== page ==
file-system corruption. From the
etcd logs , it was seen that the
WAL file is broken which means that the
WAL file has been corrupted by
filesystem issues or etc.
You mentioned that the cluster you are trying to recover failed some time ago; do you remember if there was an outage or some other unclean shutdown that could affect the database?
Likewise, interested in how fragile the Kubernetes w/ OpenShift is under things like these events causing possible corruption so interested where and how things could break and what fixes are possible to get things back up.
Have you ever heard of this guy, Murphy ? That’s why backups and disaster recovery plans are not optional. Things fail; as they say, it’s not a matter of “if”, but “when”.
As you have access to the
ETCD_DATA_DIR=/var/lib/etcd, you may be able to copy the contents of the folder and try to recreate (or recover) the manifests of everything you had deployed on the cluster. Maybe you could use Backing up etcd data as a reference.
Applications running in your cluster store data in volumes. Depending on your storage backend, your data might be already safe somewhere outside the cluster. If your volumes were “local”, it will depend on how data is stored in your application’s volumes. If you deployed a containerized NFS server, pinning it to an “storage node”, for example, your NFS-exported folders will be located as a regular folder in this “storage node” filesystem.
With CoreOs this might be a little more complicated than that, but the point is that it MAY be possible to get data back just copying folders; containers are just “regular” linux procecesses isolated from other processes; if you had an application that needed a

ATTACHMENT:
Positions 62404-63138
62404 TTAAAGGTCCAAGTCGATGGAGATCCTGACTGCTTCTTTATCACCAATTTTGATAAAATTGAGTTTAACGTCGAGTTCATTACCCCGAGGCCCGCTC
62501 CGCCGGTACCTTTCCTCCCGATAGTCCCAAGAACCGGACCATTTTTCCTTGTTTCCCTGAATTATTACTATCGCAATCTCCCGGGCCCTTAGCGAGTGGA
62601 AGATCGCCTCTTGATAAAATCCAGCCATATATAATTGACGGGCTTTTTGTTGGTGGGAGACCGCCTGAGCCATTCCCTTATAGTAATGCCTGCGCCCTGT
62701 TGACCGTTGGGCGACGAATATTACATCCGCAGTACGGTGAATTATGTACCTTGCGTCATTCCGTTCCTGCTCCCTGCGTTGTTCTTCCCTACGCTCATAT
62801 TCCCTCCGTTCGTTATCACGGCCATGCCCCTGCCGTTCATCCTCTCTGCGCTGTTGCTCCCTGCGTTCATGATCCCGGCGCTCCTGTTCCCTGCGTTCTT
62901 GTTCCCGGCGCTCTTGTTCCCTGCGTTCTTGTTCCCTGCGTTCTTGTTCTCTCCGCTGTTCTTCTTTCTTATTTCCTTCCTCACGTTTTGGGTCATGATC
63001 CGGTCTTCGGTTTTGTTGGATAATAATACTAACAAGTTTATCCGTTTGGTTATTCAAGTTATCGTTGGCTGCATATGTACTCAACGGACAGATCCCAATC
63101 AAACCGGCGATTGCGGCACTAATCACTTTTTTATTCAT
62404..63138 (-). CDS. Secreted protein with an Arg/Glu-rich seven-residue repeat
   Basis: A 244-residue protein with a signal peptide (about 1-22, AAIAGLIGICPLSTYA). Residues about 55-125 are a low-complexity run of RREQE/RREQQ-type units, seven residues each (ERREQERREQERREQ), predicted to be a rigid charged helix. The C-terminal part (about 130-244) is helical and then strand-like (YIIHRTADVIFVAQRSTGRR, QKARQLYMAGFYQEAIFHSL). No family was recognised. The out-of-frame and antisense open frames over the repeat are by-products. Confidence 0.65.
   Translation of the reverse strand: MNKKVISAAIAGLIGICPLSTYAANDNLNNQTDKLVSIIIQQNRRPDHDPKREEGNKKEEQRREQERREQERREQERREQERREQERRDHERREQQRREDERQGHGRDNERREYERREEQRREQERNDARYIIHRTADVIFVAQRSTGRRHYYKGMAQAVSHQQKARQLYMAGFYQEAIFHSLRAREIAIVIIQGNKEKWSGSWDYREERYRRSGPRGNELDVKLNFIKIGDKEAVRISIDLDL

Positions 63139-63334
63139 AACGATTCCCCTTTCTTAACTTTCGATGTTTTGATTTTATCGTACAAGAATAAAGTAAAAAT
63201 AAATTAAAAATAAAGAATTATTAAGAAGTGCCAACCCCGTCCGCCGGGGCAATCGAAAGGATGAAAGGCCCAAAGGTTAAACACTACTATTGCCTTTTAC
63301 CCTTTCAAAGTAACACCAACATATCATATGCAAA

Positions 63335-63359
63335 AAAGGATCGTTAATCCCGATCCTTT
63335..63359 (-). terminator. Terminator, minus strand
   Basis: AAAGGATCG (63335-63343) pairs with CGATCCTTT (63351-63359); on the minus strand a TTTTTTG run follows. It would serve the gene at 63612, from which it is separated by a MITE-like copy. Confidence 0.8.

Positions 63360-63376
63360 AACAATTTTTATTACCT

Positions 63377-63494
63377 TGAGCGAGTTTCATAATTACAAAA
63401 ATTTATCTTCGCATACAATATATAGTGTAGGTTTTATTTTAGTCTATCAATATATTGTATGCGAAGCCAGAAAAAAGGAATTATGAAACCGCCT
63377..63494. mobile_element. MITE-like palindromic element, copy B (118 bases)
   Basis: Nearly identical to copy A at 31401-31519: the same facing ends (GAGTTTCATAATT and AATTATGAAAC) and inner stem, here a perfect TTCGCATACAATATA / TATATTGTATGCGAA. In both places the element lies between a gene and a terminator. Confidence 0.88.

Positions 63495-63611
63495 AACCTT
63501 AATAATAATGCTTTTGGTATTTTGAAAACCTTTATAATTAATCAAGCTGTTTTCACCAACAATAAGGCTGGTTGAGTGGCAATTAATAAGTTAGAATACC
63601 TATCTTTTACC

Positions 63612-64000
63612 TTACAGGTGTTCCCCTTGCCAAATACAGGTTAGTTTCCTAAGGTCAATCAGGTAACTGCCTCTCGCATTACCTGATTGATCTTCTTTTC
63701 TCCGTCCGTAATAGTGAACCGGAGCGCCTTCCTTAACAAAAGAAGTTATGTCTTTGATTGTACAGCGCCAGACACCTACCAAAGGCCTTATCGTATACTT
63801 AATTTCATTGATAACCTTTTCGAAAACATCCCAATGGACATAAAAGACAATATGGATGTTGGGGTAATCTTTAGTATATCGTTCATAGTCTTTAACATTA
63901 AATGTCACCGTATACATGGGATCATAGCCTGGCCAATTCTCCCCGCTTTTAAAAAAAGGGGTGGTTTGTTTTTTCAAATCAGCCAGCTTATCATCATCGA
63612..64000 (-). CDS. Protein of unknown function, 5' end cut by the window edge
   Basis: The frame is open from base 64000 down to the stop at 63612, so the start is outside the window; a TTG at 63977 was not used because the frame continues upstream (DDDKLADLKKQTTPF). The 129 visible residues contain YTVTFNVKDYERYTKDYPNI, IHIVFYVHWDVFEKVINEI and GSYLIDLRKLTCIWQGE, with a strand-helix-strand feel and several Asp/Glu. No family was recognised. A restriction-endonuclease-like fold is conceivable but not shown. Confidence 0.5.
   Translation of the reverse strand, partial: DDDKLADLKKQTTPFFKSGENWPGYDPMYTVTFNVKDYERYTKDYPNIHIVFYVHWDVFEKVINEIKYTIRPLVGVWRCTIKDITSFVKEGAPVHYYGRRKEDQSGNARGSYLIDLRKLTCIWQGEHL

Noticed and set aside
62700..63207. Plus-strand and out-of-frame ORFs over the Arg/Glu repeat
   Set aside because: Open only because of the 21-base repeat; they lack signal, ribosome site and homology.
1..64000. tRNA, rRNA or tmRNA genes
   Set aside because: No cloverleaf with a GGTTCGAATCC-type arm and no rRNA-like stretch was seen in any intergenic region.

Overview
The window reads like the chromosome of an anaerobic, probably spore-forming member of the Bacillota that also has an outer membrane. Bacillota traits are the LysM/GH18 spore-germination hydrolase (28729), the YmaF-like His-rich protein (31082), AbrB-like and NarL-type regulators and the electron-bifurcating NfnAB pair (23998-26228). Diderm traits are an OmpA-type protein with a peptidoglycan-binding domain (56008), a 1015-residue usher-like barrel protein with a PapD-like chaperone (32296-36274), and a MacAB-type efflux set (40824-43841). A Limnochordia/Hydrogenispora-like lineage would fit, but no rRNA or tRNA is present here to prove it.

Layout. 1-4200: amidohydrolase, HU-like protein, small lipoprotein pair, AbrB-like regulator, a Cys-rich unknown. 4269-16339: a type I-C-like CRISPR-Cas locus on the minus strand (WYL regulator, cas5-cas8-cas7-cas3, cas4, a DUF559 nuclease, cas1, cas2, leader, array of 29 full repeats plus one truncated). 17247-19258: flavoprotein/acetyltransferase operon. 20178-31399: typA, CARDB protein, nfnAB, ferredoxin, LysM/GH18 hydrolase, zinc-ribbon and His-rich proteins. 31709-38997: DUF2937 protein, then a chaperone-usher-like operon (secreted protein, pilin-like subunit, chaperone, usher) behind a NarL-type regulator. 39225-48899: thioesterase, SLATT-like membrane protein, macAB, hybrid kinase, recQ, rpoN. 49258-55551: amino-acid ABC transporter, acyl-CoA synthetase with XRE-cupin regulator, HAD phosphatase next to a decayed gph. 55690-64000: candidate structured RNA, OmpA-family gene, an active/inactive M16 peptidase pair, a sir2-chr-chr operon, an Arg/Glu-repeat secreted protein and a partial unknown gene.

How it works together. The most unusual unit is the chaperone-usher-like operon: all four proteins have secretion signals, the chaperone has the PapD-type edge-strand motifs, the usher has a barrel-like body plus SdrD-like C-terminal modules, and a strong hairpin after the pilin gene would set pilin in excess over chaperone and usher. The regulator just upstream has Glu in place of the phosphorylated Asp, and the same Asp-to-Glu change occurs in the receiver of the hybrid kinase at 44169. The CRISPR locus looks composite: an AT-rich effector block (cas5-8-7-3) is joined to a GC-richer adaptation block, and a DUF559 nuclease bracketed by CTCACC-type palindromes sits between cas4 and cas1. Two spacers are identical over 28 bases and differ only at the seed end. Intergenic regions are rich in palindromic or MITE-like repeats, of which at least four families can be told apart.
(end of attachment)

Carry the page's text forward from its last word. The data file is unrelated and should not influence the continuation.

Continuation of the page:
license.key file to run and the only place where it was “saved” was in one of the containers deployed on the “failed” cluster, you may be able to get it deep diving in your worker’s filesystem, “navigating” to the folder where the “container” files would be and copying it to another linux box.
To be safe, I would start backing up the etcd database and all your applications.
I would recommend using Velero for backing up your applications. It was developed by Joe Beda (one of the “creators” of Kubernetes) at Heptio (accquired by VMware), but it’s free and opensource. Red Hat uses it to backup and migrate clusters as part of the Migration Toolkit for Containers and its an easy to use and solid solution. Most tutorials and guides on how to configure Velero use AWS S3 buckets although other options are available; if you want to try it, the easiest way would be using MinIO to have S3 API-compatible on-prem “buckets”.